Microsoft has dismissed high-profile European government defections to Linux, such as the city of Munich, but admitted Europe will be a key battleground in the ongoing Windows versus Linux war.
Speaking to ZDNet UK's sister site silicon.com at the Tech Ed 2004 conference in Amsterdam this week, Microsoft's European general manager Philippe Dumont said there are cultural reasons for some governments wanting to limit dependency on US-based multinationals.
"What we have in Europe is a different situation to the US. We have a better job to do explaining and demonstrating the added value Microsoft has as a local company," he said. "We need to make sure we have less of these emotional debates around a move to Linux and open source creating independence from the US. We need to get back into more of a rational discussion about what is the cost of running Linux and open source."
Europe has seen arguably the most high-profile Linux switch, with Steve Ballmer famously flying in at the eleventh hour to try and save the deal with the Mayor of Munich. His effort failed and after a year-long trial, the city of Munich is due to begin its full open-source rollout in July.
The UK government is currently evaluating Linux in several pilot projects with IBM and Sun and the French government has also this month threatened to switch to open source as part of a cost-cutting drive.
But Dumont said the defections are limited to a few high-profile contracts. "That kind of thinking is by a few people who make a lot of noise," he said. "In reality there are very few cases."
This week, however, saw a private-sector switch when Irish bank AIB opted to ditch Microsoft for Sun's Java Desktop System. Dumont said the fact the bank was running an old version of Microsoft's software was a key factor in the switch. He called it a "one-off" and said many other banks already having opted to deploy the latest version of Microsoft Office.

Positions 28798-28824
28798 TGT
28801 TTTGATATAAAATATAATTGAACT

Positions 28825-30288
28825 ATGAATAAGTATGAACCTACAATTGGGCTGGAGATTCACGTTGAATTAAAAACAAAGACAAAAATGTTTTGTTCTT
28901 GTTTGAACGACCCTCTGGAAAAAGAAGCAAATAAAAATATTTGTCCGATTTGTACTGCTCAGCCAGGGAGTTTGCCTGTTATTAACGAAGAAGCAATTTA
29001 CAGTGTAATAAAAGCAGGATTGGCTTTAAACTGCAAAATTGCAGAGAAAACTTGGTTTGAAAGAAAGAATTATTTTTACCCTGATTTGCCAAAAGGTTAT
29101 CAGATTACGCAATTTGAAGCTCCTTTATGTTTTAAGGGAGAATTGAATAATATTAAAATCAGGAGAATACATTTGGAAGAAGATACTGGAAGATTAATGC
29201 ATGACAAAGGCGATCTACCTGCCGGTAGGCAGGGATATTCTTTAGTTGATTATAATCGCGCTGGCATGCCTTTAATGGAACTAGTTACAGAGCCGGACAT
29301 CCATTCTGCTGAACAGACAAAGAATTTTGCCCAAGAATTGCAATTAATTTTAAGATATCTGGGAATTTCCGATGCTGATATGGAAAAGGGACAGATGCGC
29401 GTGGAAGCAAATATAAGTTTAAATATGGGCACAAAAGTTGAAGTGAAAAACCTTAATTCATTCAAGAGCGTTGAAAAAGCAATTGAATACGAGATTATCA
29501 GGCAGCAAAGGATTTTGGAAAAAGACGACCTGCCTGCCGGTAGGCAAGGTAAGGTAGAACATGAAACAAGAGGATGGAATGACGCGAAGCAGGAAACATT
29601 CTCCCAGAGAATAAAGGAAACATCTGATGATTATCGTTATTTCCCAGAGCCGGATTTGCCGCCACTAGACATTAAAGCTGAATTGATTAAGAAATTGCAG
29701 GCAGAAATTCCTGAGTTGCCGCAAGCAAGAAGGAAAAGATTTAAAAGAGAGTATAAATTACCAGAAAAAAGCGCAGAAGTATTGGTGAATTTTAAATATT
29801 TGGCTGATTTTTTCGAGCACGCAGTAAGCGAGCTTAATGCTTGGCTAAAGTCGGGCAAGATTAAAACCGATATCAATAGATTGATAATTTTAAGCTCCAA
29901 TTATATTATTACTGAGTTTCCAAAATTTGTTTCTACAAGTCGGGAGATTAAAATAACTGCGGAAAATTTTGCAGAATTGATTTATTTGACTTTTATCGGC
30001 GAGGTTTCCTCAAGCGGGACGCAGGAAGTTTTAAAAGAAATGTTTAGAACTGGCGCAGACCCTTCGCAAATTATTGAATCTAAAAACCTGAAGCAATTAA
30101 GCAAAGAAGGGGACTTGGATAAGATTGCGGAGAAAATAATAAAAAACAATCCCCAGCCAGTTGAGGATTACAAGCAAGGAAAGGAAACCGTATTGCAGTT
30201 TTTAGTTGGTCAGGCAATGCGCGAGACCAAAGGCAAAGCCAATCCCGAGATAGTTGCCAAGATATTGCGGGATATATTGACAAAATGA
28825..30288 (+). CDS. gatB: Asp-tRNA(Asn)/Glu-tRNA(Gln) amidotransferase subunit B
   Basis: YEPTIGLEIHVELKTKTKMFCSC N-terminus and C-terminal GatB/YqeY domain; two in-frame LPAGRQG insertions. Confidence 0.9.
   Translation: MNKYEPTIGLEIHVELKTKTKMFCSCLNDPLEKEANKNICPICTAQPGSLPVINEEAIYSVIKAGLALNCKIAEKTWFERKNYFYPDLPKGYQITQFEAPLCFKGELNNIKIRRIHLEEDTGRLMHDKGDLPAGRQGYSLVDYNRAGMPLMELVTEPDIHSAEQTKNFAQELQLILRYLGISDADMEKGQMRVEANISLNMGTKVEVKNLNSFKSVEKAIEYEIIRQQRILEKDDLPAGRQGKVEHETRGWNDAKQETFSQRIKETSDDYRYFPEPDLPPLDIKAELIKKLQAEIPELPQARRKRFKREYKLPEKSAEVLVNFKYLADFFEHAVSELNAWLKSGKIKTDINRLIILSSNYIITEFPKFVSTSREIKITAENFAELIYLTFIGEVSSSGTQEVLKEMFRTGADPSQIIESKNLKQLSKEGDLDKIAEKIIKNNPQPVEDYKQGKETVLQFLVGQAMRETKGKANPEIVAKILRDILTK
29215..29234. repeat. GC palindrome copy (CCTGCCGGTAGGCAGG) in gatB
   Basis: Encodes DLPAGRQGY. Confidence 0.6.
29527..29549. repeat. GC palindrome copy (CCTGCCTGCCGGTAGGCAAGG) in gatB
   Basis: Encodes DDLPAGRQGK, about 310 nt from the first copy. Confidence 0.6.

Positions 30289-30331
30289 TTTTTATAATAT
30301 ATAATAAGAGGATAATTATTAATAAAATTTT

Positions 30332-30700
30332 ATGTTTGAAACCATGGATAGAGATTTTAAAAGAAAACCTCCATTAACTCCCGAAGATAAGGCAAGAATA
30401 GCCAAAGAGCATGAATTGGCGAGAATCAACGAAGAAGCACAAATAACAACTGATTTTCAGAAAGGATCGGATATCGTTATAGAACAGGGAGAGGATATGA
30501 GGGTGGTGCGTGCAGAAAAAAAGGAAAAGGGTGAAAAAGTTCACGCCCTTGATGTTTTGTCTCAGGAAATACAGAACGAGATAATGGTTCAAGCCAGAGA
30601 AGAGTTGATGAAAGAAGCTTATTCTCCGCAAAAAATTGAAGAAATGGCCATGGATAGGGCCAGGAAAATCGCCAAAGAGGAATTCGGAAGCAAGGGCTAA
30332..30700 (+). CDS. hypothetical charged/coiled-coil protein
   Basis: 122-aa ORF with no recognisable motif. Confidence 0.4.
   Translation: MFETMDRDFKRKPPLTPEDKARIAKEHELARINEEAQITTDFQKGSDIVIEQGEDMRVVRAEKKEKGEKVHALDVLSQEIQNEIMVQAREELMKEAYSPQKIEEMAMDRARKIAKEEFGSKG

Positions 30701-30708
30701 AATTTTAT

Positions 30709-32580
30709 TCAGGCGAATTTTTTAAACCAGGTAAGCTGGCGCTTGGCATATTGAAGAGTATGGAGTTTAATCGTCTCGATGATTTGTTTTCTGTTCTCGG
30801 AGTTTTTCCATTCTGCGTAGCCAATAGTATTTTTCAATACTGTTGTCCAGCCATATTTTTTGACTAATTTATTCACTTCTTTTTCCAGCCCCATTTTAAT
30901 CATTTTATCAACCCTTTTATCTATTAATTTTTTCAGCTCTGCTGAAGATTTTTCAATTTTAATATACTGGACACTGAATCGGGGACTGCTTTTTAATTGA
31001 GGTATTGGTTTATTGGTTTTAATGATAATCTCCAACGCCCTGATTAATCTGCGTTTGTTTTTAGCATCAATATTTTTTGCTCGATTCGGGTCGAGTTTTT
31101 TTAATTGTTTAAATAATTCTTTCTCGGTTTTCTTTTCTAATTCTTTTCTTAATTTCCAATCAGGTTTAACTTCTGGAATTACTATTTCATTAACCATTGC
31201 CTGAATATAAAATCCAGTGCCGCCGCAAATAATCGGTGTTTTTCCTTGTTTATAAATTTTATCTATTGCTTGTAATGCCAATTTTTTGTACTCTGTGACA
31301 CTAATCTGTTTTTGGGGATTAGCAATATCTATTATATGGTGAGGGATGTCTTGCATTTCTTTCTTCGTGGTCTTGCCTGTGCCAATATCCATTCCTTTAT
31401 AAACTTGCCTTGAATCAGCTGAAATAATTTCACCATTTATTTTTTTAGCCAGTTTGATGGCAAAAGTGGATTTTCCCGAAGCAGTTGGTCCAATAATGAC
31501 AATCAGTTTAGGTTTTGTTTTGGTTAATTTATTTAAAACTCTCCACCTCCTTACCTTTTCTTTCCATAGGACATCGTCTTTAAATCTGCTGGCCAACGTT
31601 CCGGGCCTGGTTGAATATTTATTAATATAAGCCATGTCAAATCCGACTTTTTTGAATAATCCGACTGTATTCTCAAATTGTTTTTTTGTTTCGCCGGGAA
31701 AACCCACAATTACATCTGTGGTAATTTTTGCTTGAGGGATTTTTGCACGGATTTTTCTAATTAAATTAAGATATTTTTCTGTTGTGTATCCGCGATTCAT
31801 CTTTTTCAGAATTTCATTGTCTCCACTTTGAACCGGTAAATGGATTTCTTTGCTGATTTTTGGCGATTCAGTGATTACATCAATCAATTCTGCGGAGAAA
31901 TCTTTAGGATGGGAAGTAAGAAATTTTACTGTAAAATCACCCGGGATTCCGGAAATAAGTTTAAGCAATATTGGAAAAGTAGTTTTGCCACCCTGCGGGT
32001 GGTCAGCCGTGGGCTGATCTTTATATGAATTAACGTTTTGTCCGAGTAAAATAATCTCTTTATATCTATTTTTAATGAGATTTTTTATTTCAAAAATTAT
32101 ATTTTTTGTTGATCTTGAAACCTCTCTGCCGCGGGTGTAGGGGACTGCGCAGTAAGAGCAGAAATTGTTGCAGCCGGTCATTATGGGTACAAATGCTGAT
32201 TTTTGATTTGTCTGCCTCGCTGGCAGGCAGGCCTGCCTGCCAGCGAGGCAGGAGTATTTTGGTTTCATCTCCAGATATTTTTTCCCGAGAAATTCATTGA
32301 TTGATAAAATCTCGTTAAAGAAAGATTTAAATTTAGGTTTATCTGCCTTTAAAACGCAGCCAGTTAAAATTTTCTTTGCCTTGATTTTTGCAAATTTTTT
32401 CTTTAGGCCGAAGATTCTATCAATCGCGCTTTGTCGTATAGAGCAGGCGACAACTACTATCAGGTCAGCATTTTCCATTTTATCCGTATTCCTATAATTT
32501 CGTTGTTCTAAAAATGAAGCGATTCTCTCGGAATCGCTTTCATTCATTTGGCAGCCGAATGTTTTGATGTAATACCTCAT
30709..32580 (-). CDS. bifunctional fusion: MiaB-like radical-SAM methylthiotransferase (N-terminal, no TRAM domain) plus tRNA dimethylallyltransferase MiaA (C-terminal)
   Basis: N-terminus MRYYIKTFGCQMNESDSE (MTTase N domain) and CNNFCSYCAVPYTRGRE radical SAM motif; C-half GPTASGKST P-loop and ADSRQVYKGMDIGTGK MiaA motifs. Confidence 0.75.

Dumont also admitted that more customers are using Linux to try and get deeper discounts on Microsoft products, but said it is a "fair" negotiating tactic.
"It shows competition is alive and well," he said. "On one side we're fairly confident we've never abused our dominant position to increase prices. At the same time if customers can find a solution that is more cost-effective, they should shout about it. It's a fair game and we do the same when we go to competitor accounts."
Speaking about the European Commission's antitrust ruling over Windows Media Player, Dumont reiterated Microsoft's determination to fight the EC's call for an unbundled version of Windows.
"We would have preferred to have it behind us and that is why we worked so hard to settle and try to meet the Commission's requirements," he said. "Fragmenting the platform is not something in our mind that resolves anything."